Then there’s Kyle’s relationship with Sarah, which brings out a whole different side to him. After saving Sarah’s life, he gets one heck of an introductory line: “Come with me if you want to live.” However, initially Sarah’s pretty leery of trusting him. After all, she did get a scare when he was stalking her earlier (though it was obviously done with the best of intentions). His case is also not at all helped by the fact that he doesn’t exactly look like a knight in shining armor: he’s wearing a sketchy-looking trench coat and pants stolen off a homeless guy (though those Nike Vandals are pretty sweet). But it’s either leave with this strange man or stay and get terminated, so she doesn’t have much of a choice.
From this shaky beginning, the love story at the film’s core emerges, and Terminator proves that it subverts genre expectations as well as it does character archetypes. Terminator is a true blend of genres. The time travel element and Kyle’s flashbacks (or flashforwards?) to the future war easily categorize the film as science fiction. Additionally, the structure of the plot itself is that of a suspenseful horror movie, as the monster systematically kills everyone in its path as it tries to get to the heroine. And on top of all that, the film is a moving romance. In the majority of action movies, it’s inevitable that the male and female leads will fall in love no matter how implausible or extraneous that is to the plot. In Terminator, the love story feels organic because it is the plot. Kyle’s entire mission is to protect Sarah, and by extension John Connor. But if Kyle and Sarah did not fall in love, then John wouldn’t exist in the first place.
The romance is also key in that it allows some more dimensions of Kyle’s character to reveal themselves, bringing the human out of the soldier. Although Sarah questions whether he “feels nothing,” it becomes abundantly clear that Kyle feels a great deal – for her. While the Terminator intends to kill Sarah because that’s what it’s been programmed to do, Kyle takes a one-way trip back in time in large part because he loves her. This is a young man who’s never had a nice thing in his life. His whole existence has centered around fighting to survive in a post-apocalyptic landscape ravaged by war. In a deleted scene, he’s even moved to tears at the sight of grass and trees, which he’s never seen before. It’s apparent that the terrible future that Kyle came from has affected him deeply. Sarah, however, provides a sense of hope for him. When he wearily returns from battle in one of his future flashbacks, Kyle gazes upon a picture of Sarah he keeps in his pocket, handling it with a sort of reverence. After a harrowing night in the present, Sarah sleeps in his arms as he gently brushes hair from her face.
Eventually, he confesses the truth: “I came across time for you, Sarah. I love you. I have always loved you.” That’s not a pick-up line you hear every day, and Sarah is floored by it. In the wake of this pivotal admission, however, Kyle becomes self-conscious and walks away. Here lies another difference between Kyle and your average action hero. Rather than exuding confidence and experience in matters romantic, he admits he’s never had a girlfriend and gets nervous after telling Sarah how he feels about her. Sarah, who had already revealed her interest in Kyle through her unsubtle questions about the women he knew in the future, gets to make the first move by going over to kiss him.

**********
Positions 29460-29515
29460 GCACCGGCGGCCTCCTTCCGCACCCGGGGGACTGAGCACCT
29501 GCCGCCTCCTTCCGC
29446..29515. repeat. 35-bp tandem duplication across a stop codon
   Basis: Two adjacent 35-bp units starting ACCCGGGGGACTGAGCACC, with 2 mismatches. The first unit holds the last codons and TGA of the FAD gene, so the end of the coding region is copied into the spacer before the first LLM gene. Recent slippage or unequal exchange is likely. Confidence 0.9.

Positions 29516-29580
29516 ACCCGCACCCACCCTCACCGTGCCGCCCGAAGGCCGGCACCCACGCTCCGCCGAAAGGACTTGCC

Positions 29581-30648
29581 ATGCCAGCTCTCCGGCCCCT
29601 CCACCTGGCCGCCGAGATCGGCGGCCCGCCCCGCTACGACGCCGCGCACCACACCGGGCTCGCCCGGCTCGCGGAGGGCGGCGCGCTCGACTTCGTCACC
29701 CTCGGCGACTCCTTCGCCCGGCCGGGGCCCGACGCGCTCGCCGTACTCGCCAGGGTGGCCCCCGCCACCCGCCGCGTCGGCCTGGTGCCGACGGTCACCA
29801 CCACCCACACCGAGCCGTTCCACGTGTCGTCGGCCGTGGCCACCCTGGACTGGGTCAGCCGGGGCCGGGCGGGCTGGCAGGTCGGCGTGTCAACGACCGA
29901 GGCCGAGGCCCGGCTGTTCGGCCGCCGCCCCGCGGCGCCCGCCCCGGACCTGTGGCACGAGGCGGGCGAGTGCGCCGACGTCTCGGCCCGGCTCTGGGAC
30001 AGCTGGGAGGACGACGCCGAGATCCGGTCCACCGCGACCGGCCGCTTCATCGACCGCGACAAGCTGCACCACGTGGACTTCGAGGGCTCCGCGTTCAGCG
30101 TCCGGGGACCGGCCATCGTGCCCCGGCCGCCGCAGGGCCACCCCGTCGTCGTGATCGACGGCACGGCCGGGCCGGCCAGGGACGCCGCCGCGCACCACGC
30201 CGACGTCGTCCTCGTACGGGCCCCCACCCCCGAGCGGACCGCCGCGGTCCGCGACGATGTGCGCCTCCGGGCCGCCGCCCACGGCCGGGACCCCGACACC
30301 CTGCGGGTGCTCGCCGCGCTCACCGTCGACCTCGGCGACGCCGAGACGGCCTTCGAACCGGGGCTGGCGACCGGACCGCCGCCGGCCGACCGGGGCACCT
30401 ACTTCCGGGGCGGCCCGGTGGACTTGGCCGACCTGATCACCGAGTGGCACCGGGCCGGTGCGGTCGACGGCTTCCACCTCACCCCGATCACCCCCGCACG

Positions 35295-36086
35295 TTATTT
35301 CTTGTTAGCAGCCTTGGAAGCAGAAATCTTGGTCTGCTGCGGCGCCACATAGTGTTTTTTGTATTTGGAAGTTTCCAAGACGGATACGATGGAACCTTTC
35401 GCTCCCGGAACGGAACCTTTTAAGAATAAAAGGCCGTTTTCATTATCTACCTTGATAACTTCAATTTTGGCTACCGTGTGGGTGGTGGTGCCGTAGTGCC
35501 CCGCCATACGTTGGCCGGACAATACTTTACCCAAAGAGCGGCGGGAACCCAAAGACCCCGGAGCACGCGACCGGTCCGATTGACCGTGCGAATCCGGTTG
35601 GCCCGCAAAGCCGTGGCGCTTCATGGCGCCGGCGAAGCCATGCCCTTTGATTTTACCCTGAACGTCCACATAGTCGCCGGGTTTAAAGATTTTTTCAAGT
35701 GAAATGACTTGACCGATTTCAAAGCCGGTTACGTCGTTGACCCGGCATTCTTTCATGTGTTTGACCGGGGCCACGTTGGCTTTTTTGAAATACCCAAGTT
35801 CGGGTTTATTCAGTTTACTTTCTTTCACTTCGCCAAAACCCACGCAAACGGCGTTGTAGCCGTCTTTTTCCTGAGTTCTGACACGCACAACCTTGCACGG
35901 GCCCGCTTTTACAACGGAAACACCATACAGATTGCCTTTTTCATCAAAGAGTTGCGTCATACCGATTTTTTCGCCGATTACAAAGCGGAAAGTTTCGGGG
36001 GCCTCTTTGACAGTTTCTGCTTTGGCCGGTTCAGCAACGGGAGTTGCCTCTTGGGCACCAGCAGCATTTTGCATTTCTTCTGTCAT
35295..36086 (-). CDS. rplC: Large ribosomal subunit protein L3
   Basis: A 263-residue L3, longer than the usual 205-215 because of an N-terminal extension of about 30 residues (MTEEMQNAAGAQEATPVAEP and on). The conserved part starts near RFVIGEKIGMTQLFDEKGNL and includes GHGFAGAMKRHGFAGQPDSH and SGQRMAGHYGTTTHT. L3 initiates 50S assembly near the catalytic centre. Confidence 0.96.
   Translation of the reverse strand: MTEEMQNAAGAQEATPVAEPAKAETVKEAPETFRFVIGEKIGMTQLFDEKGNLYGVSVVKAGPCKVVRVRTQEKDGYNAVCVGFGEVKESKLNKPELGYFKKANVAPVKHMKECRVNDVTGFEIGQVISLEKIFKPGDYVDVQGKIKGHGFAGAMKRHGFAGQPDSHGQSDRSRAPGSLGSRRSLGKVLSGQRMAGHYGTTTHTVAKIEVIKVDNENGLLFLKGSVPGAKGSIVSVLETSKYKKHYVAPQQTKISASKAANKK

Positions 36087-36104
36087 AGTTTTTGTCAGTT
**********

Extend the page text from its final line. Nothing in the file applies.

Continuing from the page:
Unfortunately, Kyle’s usefulness to the plot pretty much expires once John Connor is conceived. His death in the finale is as abrupt as his arrival in the beginning of the movie. Sarah no sooner realizes that Kyle is dead than she realizes that the T800 is very much not dead. In the movie’s most horrifying scene, what’s left of it crawls over Kyle’s body to get to her, but mercifully, Sarah’s able to destroy it. The last we see of Kyle Reese is when he’s being zipped into a body bag with cold efficiency.
However, it’s significant that, in the end, the Terminator doesn’t kill Kyle. He puts himself between Sarah and the machine, buying time for her to get out of the way, then sets off a pipe bomb that severely damages the T800 and hits him with shrapnel. His final act is that of a protector, not a victim. No fate but what we make, indeed.
And what of the new Kyle Reese in Terminator: Genisys? As far as I’m concerned, the only things Genisys can do to improve Kyle Reese are 1) letting him survive this time around 2) not making him wear hobo pants the whole film.
The casting of Jai Courtney as Kyle has already generated a degree of animosity from longtime fans. Though I realize I should withhold my judgement until I see Courtney’s performance in the film, I can’t help but be dismayed that Michael Biehn’s wily, sympathetic Reese is being replaced by a generic, burly action star. It’s obvious that the filmmakers are attempting to appeal to the audience’s sense of nostalgia by incorporating aspects of the first film, like those iconic Nikes. But all the flashy shoes in the world don’t matter if you don’t have the right actor to fill them.